Factual error: They plant Albert's hair on a brush used by the Queen Mother in order to have a DNA sample taken from it match that taken from a hair plucked out of his head by Francis Owen, their mark. The Queen Mother's (non-existent) son would not have the same DNA as her. It could be used to establish a biological relationship but it would not be identical - it could not be. First, Albert's DNA is identifiable as that of a male. The lab testing the sample supposed to be the Queen Mother's would see that immediately. Second, a son's DNA is not identical to either of his parents or his siblings (if any) - it is at least 50% different. Any lab worth their fee would realise in a second that the two samples were from the same person. Another problem - Owen plucks the hair from Albert's head and Stacie handles the hair from Albert she plants on the hairbrush with bare fingers, in both cases hopelessly contaminating the samples with their DNA. The tests really are that sensitive.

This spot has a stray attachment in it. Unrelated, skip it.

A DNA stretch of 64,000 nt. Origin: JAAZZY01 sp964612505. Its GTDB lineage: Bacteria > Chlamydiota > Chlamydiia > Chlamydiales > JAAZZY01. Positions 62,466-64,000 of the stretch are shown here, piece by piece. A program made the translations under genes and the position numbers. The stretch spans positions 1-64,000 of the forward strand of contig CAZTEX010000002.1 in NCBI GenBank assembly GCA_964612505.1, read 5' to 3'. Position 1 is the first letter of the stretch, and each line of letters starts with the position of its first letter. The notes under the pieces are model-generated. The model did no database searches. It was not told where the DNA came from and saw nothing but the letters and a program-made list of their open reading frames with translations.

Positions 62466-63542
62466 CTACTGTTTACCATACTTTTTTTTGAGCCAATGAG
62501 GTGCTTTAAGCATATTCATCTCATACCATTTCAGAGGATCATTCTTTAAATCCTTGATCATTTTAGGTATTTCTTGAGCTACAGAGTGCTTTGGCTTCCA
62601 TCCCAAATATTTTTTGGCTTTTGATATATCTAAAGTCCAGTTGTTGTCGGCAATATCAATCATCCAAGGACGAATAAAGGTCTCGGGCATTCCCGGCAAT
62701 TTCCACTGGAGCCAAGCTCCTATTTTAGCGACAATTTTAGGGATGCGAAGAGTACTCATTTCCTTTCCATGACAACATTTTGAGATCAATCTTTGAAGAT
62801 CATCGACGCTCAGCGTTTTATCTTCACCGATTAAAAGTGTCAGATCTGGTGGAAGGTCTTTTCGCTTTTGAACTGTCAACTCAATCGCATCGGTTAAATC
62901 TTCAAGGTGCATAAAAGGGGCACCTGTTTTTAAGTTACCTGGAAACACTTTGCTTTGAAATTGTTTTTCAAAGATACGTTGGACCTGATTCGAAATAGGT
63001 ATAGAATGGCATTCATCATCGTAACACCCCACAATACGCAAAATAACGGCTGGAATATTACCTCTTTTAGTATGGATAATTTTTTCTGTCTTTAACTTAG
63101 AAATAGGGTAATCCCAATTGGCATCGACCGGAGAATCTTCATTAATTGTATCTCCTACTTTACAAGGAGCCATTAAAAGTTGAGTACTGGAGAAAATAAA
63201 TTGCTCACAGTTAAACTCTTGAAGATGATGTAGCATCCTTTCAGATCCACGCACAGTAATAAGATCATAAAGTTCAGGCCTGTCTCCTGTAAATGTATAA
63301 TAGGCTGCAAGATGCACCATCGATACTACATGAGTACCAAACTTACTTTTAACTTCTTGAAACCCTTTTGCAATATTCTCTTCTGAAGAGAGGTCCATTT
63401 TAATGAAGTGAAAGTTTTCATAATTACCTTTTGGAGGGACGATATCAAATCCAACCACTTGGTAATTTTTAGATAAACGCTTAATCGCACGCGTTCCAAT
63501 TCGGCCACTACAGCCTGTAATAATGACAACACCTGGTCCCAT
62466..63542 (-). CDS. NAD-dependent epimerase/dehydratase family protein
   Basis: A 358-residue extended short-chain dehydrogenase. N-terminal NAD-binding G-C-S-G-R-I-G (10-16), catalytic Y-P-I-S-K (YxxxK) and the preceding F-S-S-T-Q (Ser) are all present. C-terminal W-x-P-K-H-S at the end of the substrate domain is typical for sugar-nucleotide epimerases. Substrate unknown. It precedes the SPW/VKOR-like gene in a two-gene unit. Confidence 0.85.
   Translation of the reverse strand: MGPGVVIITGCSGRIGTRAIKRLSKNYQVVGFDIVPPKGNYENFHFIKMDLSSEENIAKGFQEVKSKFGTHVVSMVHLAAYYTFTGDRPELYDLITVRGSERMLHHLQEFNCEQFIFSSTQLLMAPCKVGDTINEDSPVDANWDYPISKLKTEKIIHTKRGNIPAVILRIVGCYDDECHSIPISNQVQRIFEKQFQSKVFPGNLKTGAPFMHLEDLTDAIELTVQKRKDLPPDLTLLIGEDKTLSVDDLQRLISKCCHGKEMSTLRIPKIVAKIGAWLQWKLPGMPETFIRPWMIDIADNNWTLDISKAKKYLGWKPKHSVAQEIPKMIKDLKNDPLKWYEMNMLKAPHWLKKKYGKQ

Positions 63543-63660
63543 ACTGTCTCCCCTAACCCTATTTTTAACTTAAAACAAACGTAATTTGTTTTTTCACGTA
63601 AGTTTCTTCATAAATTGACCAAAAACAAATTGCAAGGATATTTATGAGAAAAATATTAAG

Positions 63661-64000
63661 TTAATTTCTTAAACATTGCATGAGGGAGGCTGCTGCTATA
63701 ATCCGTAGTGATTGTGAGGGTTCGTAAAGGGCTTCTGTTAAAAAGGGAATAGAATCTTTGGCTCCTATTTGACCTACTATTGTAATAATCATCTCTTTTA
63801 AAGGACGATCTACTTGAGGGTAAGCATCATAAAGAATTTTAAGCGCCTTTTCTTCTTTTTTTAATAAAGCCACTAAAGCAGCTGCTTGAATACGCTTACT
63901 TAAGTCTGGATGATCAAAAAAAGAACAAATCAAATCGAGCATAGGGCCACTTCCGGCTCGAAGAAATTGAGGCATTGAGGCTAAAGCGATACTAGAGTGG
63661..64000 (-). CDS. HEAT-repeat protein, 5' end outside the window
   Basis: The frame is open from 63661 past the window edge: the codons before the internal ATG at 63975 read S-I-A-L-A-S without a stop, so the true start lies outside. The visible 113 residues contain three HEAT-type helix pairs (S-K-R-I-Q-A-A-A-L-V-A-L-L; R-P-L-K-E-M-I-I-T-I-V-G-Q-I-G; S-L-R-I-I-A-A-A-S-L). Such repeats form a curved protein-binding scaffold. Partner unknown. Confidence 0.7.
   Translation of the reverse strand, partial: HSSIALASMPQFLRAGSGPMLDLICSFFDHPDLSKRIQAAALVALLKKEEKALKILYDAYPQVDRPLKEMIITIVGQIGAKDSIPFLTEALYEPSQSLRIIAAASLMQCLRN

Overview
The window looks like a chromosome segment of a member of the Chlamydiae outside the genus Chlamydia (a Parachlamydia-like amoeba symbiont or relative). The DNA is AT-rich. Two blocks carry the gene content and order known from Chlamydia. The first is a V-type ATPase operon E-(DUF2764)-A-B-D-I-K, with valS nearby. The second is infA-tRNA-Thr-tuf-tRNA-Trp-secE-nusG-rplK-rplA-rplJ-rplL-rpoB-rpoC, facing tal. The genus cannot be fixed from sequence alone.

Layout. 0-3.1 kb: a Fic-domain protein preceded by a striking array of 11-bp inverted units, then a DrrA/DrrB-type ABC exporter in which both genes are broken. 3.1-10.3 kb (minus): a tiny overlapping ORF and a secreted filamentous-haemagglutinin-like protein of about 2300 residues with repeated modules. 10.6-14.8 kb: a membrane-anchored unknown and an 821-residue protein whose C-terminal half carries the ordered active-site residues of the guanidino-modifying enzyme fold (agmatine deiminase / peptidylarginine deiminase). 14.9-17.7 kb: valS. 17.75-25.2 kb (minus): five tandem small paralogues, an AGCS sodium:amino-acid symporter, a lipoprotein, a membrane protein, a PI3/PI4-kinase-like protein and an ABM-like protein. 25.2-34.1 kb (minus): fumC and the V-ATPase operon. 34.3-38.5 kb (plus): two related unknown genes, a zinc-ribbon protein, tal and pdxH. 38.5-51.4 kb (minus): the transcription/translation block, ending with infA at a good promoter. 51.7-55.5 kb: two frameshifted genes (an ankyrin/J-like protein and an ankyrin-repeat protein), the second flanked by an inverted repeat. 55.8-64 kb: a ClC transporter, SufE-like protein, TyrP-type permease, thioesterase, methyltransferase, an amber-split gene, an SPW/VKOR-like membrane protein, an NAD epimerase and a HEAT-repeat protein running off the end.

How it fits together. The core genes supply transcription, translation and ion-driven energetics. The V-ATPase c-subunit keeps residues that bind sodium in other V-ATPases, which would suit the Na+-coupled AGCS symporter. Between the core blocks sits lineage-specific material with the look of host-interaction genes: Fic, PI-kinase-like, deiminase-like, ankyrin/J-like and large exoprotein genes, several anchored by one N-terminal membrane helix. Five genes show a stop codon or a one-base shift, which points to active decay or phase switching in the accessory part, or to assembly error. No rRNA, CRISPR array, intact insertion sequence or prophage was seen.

Factual error: The laboratory technician uses a bog standard light microscope to match the two DNA samples, one from Albert and one allegedly from the Queen Mother. That's absurd. DNA samples are compared using a procedure known as SDS-PAGE, otherwise known as gel electrophoresis. This produces the familiar chart we know as DNA "fingerprints" - bands of light and dark showing the composition of a DNA sample which has been broken up by enzymes. You cannot examine DNA with a light microscope - you couldn't even do it with a scanning electron microscope.